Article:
Larger Majority Says Racism Against Black People Widespread

Gallup - Gallup's 2021 update on minority rights and relations finds that an increasing percentage of U.S. adults believe racism against Black people is widespread in the United States. Relatedly, Americans' satisfaction with the treatment of Black people remains near its historical low.

At the same time, more Americans than a year ago believe civil rights for Black people in the U.S. have improved in their lifetimes, though the 69% holding this view remains lower than Gallup's pre-2020 readings. A majority of Americans believe Black people are treated less fairly by police in their community than White people are, but most do not believe Black people are treated less fairly in other situations.

Americans Increasingly Perceive Widespread Racism in U.S.

Sixty-four percent of Americans believe racism against Black people is widespread in the U.S., a slight, but not statistically meaningful, increase from 2016 (61%). It is the highest in the trend of five total readings since 2008, the three most recent of which are 60% or higher.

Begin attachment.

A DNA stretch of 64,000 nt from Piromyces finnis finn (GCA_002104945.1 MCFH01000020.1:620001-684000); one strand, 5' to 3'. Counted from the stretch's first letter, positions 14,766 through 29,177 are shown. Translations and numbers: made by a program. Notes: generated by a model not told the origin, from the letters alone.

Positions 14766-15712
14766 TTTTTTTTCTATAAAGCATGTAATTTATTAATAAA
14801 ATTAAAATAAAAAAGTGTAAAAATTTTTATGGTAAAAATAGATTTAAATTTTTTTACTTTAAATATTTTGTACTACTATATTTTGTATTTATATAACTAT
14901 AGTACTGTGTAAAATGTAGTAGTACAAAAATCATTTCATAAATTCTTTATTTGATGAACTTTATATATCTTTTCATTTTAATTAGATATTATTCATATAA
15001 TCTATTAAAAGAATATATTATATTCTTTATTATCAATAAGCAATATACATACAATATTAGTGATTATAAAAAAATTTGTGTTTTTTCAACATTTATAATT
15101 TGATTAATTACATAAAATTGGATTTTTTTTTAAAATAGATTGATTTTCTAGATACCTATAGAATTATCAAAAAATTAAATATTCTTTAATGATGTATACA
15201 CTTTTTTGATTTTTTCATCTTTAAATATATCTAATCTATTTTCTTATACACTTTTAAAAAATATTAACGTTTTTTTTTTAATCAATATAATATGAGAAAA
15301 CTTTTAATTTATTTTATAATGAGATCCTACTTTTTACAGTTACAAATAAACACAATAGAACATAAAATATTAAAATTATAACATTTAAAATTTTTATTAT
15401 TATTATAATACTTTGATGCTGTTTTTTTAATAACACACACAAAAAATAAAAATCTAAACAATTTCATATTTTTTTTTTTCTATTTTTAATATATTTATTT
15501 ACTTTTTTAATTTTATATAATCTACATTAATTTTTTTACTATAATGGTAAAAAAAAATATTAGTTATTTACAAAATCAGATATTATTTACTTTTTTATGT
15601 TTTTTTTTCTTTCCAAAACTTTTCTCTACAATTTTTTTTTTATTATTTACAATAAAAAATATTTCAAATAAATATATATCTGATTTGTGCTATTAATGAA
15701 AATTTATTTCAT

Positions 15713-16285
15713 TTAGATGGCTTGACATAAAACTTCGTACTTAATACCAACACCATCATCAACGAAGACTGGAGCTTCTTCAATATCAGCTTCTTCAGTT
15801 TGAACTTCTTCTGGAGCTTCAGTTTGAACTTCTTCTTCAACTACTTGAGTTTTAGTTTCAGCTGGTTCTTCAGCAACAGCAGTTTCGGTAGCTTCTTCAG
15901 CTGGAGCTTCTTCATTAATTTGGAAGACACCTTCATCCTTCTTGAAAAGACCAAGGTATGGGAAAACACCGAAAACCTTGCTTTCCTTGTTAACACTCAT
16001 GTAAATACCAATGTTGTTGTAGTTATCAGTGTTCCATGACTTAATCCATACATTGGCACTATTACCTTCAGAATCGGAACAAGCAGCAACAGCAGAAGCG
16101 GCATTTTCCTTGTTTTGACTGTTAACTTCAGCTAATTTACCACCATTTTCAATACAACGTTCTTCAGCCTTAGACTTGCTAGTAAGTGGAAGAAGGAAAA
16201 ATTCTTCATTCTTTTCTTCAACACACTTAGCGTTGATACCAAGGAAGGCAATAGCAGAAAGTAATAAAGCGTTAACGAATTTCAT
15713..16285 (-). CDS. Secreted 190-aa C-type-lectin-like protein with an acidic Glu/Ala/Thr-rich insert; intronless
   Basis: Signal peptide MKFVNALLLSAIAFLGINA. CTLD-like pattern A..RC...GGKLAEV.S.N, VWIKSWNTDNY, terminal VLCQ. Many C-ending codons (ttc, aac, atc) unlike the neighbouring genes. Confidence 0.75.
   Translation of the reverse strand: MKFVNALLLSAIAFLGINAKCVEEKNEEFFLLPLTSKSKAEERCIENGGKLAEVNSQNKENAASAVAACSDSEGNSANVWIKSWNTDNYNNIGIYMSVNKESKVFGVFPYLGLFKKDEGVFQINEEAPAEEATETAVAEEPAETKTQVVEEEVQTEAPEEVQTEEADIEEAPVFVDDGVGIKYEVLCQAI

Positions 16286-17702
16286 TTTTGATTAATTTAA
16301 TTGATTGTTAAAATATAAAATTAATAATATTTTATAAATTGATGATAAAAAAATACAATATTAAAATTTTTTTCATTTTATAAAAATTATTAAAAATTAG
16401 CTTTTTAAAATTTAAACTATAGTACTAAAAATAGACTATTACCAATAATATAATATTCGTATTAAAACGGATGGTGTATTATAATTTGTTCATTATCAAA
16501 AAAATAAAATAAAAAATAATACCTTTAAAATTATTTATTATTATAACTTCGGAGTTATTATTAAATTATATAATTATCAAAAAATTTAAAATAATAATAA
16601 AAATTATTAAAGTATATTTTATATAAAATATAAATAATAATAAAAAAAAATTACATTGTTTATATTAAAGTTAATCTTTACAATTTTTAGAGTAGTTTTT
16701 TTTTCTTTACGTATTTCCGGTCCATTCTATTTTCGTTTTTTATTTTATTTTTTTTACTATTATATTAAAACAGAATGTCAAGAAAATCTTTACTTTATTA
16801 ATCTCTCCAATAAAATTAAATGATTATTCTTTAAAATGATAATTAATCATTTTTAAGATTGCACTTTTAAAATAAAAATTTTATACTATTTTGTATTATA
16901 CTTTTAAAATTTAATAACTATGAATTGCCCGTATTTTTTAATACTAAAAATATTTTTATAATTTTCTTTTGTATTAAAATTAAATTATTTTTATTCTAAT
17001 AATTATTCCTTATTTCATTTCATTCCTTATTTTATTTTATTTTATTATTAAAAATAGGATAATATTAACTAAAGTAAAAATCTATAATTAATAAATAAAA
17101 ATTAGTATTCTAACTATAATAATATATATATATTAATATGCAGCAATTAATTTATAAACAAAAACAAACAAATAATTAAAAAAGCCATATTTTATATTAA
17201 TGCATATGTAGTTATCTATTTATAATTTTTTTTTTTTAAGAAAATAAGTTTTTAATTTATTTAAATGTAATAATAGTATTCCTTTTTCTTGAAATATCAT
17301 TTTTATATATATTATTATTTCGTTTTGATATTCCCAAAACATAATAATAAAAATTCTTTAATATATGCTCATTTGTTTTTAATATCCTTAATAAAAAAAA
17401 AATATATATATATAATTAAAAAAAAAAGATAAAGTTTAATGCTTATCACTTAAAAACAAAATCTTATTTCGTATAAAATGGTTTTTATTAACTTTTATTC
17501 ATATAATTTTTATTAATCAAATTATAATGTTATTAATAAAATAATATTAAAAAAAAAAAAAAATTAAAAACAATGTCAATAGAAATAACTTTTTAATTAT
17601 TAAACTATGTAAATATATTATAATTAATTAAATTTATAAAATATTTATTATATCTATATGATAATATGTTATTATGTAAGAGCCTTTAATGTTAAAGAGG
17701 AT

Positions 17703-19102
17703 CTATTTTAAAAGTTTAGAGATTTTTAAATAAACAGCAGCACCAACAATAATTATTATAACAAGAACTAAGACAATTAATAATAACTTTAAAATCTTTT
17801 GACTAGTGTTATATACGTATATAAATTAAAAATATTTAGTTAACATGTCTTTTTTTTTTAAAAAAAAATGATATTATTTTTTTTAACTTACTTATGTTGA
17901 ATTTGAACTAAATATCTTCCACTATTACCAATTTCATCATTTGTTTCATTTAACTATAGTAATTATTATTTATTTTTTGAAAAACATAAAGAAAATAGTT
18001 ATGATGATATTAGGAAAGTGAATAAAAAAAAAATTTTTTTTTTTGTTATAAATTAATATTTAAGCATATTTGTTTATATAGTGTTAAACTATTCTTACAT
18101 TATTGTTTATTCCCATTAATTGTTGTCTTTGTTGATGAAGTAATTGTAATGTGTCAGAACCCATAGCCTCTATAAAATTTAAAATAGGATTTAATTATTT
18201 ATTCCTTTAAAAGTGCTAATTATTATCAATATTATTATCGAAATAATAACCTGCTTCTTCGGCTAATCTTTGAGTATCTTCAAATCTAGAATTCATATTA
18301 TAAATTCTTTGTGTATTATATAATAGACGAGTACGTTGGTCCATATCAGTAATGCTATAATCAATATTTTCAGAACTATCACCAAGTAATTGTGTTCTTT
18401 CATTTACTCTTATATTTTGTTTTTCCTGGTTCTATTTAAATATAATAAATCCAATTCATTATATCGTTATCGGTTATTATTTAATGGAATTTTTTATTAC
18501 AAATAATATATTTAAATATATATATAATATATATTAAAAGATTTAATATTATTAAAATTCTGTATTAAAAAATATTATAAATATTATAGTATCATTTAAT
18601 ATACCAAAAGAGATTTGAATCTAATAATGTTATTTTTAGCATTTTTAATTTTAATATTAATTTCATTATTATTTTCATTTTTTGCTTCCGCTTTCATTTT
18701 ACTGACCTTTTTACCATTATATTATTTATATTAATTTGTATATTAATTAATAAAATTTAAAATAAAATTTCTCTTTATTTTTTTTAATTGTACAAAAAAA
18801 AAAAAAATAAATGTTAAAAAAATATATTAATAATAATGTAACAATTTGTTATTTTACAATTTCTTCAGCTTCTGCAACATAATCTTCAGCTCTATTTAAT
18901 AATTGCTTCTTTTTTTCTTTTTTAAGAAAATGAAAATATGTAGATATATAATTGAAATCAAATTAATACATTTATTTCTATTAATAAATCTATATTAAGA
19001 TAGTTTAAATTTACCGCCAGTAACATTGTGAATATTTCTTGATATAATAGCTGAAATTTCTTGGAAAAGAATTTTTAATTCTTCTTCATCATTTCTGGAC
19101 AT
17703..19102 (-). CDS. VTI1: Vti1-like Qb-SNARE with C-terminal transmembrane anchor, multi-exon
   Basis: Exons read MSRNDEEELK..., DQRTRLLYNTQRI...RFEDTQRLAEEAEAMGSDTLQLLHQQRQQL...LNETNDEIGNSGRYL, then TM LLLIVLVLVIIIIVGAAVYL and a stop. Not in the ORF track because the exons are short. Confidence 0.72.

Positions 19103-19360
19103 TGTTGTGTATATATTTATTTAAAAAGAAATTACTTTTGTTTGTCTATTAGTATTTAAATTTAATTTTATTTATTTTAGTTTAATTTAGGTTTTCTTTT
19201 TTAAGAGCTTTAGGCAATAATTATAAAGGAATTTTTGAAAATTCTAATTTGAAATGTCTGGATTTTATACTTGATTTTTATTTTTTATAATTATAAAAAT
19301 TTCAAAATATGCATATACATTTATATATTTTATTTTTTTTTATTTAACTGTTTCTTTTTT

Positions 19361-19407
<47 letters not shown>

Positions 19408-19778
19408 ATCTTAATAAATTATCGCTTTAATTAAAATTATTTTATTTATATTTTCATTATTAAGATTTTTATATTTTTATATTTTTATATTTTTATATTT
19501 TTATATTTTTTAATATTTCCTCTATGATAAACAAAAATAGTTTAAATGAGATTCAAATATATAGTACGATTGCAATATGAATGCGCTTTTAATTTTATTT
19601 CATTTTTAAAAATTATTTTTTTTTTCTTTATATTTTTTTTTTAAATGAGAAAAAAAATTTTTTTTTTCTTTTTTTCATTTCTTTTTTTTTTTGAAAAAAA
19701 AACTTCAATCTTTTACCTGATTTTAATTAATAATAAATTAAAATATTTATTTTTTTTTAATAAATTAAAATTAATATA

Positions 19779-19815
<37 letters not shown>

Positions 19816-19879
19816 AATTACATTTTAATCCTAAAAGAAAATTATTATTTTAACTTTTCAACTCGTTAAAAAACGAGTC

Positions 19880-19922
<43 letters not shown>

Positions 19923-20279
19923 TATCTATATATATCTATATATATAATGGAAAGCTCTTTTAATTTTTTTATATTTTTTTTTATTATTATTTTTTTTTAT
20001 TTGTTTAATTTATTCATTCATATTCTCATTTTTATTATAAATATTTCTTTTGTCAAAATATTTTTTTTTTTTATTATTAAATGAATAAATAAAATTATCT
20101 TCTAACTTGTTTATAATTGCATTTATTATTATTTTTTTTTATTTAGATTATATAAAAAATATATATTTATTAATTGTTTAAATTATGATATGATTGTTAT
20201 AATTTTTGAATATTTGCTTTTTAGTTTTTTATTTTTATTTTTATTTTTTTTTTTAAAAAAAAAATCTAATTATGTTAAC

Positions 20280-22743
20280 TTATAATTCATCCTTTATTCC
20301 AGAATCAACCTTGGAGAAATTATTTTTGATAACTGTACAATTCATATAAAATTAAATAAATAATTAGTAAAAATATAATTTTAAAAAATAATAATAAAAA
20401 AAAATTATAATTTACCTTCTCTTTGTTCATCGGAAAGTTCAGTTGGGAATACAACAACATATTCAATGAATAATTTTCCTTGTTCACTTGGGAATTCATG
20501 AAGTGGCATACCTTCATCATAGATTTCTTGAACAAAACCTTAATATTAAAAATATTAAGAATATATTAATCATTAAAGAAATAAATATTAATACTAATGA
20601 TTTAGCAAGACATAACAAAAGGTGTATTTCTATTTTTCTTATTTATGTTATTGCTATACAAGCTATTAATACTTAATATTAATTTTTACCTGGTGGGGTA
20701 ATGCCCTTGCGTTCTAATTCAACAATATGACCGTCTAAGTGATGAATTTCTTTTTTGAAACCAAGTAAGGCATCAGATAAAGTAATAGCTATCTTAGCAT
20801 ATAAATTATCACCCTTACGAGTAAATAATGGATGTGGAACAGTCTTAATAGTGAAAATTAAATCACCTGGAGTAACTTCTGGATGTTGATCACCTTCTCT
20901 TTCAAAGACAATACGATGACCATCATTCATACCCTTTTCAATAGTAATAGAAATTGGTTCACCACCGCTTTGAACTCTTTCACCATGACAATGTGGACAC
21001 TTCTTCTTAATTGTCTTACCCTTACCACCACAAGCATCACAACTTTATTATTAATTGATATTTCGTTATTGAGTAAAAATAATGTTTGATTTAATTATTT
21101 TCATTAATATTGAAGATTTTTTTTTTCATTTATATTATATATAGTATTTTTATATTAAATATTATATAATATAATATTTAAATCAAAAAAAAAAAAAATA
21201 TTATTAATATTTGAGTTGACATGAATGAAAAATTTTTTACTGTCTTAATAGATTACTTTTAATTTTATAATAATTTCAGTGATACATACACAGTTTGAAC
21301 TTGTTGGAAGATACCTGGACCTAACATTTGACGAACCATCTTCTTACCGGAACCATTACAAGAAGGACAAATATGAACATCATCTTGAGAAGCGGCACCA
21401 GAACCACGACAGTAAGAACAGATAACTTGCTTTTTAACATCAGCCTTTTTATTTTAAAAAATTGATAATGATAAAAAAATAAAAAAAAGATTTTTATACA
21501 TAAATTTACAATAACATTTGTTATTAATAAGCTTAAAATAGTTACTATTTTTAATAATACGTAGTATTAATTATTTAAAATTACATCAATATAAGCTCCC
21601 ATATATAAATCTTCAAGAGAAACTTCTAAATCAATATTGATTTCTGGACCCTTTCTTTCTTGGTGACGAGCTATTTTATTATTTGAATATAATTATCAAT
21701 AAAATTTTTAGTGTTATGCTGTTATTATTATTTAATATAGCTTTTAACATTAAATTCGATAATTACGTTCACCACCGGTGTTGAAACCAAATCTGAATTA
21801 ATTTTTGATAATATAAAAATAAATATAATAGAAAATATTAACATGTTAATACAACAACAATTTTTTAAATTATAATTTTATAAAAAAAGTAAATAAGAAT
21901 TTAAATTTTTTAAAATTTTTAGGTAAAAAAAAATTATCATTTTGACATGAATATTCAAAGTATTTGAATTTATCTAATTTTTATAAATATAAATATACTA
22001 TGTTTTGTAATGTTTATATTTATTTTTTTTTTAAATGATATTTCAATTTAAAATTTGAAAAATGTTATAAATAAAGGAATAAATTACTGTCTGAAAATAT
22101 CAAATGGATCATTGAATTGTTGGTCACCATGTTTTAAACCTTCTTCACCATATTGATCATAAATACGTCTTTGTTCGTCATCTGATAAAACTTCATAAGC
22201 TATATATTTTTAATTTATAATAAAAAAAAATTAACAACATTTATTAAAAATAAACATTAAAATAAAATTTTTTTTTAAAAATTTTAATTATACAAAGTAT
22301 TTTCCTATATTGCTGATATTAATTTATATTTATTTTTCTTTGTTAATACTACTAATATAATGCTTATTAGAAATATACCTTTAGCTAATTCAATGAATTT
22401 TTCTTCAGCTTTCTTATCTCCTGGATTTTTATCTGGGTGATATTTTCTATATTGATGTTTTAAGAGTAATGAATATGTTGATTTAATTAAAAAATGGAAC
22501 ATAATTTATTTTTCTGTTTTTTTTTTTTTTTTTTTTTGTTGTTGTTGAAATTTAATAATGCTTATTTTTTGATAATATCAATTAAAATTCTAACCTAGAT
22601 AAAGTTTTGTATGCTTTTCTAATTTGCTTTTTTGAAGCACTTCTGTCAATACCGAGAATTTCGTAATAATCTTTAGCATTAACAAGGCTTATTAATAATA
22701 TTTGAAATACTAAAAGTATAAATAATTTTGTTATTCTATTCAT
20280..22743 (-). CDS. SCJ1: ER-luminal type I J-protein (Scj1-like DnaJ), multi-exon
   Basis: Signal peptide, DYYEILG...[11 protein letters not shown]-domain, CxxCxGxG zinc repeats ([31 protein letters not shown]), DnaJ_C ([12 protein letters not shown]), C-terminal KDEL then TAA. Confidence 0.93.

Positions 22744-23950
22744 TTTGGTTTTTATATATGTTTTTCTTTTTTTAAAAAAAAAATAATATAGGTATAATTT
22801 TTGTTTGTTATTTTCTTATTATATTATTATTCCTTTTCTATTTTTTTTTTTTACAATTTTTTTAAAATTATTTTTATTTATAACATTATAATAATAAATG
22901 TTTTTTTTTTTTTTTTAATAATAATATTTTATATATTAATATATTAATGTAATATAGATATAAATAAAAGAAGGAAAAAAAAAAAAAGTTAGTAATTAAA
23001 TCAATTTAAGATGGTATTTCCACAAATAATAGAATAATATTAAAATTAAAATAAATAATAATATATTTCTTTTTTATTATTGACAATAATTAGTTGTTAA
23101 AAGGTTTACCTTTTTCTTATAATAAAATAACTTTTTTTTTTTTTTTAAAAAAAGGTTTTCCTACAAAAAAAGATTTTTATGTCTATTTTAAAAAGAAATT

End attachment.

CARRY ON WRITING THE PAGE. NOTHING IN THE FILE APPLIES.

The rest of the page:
Non-Hispanic Black (84%) and Hispanic (72%) respondents are more likely than U.S. adults, generally, to say racism is widespread. Non-Hispanic White respondents (59%) are less likely to believe it is.

The results are based on a June 1-July 5 Gallup survey that included oversamples of Black and Hispanic adults to allow for more precise estimates of those subgroups. The overall sample was weighted so all racial and ethnic groups were represented in their proper proportions of the U.S. population.

Americans became more likely in 2015 than they were in the prior measure, in 2009, to say racism against Black people is widespread. This was after several high-profile incidents in which Black people were killed in encounters with police officers. The percentage believing racism is widespread reached 60% that year and has stayed above that level since, with modest increases in the 2016 and 2021 surveys. Gallup did not ask this question in 2020, so it is not clear if perceptions of racism were higher in the immediate aftermath of the George Floyd killing and news reports of racism toward Black people in everyday situations, including a man birdwatching in Central Park and a family using a hotel's swimming pool.

In addition to the racial group differences, there is a wide partisan gap in perceptions that racism is widespread, with 91% of Democrats, compared with 34% of Republicans and 62% of independents, believing it is.

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